Written by James Killen
I had been regretting my decision to wait to buy tickets for Samantha Fish at the Heights Theater, what with all of the pandemic confusion and cancellations going on, when to my welcome surprise there was another show announced after the first had been sold out for months. I jumped on tickets like a duck on a June bug.
It has been a long drought, waiting for touring musicians through the on again, off again entertainment schedules that have been part of this COVID 19 world. There have been a few shows from South Texas performers available to limited audiences and the on line events have kept struggling artists going like life support.
I understand the need to take precautions to save lives, and keep people healthy, for our society to get through these times and return to a healthy economy and lifestyle. I wear my mask, take the tests when required, wash my hands and socially distance with the best of them, but I miss the interaction and stimulation that comes with attending live music events. It’s making me feel like a dull boy.
We arrived only a little early for the Wednesday night show and took our seats at the table. The seating was not as packed in as is typical for the Heights and the staff was offering table service to keep patrons from leaving their seats when possible. We were all told to move through the hall in a counterclockwise direction, entering the room through the door on the right and leaving through the door on the left. Still with cases in Texas on the rise, the event was not without risks of exposure.
Some things about Heights Theater haven’t changed. They are still lining up great talent. They still have some of the best sound in town and they are still punctual. The show kicked off right on time with Nathan Quick banging out a few blues riffs, but he left the stage after three quick numbers to make room for the main attraction.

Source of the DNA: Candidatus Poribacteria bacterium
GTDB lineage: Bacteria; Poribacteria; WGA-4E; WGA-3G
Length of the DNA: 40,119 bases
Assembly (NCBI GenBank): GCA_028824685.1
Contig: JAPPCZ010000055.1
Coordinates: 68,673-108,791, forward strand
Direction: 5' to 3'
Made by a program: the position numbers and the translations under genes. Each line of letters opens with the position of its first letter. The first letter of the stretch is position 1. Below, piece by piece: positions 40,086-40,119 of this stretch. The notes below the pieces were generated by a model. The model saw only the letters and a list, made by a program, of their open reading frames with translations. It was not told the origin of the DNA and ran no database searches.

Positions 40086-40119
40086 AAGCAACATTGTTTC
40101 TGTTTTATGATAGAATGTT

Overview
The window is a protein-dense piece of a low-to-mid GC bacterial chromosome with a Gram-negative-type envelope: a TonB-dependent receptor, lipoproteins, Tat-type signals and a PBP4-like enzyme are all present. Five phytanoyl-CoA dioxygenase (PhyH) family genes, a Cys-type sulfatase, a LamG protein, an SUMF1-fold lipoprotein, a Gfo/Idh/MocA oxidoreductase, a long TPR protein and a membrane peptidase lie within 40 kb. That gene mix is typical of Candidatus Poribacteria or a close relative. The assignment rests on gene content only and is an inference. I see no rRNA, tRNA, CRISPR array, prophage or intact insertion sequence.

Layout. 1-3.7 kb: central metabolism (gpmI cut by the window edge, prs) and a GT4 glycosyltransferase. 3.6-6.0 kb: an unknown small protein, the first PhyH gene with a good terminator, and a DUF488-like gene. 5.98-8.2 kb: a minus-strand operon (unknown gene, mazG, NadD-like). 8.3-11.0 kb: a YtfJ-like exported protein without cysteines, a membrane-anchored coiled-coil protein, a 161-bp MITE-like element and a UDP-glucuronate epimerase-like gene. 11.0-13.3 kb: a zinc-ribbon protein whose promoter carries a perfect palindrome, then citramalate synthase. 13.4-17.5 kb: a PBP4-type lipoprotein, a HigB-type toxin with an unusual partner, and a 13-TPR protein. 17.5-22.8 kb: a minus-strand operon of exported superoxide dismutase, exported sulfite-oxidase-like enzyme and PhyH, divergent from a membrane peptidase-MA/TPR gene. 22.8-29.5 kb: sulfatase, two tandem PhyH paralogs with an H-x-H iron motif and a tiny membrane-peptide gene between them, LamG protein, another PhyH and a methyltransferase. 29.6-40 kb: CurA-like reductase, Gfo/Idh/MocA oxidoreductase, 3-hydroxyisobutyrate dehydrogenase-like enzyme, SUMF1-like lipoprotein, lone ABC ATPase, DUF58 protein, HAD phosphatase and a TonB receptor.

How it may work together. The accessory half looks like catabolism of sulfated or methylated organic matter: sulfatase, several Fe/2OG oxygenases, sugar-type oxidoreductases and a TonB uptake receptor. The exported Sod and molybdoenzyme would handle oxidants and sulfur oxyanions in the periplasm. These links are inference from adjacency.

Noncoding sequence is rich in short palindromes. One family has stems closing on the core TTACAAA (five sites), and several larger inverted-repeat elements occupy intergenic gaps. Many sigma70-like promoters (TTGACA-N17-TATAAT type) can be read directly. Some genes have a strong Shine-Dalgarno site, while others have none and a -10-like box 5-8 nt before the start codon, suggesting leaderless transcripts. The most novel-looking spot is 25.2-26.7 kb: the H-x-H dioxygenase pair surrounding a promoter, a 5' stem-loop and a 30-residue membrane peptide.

Samantha took the stage in a shiny silver suit, accompanied by Ron Johnson on bass and Terence Higgins on drums in a classic blues power trio configuration. She started off taking a slide to her white Gibson SG in the old standby, “Road Runner” followed immediately by the title track from her latest LP, “Kill or Be Kind”. They continued through the show mixing up cuts from the latest CD with old favorites and covers.
She switched to a light blue Fender Jaguar for “Chills and Fever”. Terence set a driving beat for “Wild Heart” as Ms. Fish announced that they were going to rock and roll a little asking if the room of die-hard fans were down for it. They were. The show continued with lively renditions of “Watch It Die” and “Either Way I Lose”. Ron Johnson proved to be a steady answer to Fish’s rousing leads, always where he should be and answering her riffs.
Higgins and Johnson left the stage while Samantha strapped on an acoustic for “Need You More”, “Jim Lee Blues” and “Love Letters” taking the audience to that quieter side for a bit. The band was back on stage soon when the electric guitars came back out as they played “You Got It Bad”, “I Wish I Was in Heaven Sitting Down” and “Dream Girl”.
Samantha saved one of the high points of the show for the end. Every Samantha Fish fan looks forward to the part of the show when she brings out the four string cigar box guitar and begins to whip it with her slide. She started out on “Miles to Go” and followed with “Bulletproof” from the latest production. The band left the stage briefly, coming out to do Neil Young’s “Don’t Let It Bring You Down” as an encore that Samantha pronounced to be an apt choice for the year that we have all had.
The show for the evening ended promptly (as it had started) at eleven. The audience seemed sated after a long drought of entertainment. We had taken the risk and ventured out and the reward was well worth it. Samantha Fish, still presenting that bad girl of the blues persona, delivered a well-honed professional performance. There is hope that we will get past this healthcare hurdle and on to normal life in the near future and Samantha Fish will be providing us with entertainment opportunities as we recover. Keep your eye on her. She is sure to deliver blues satisfaction.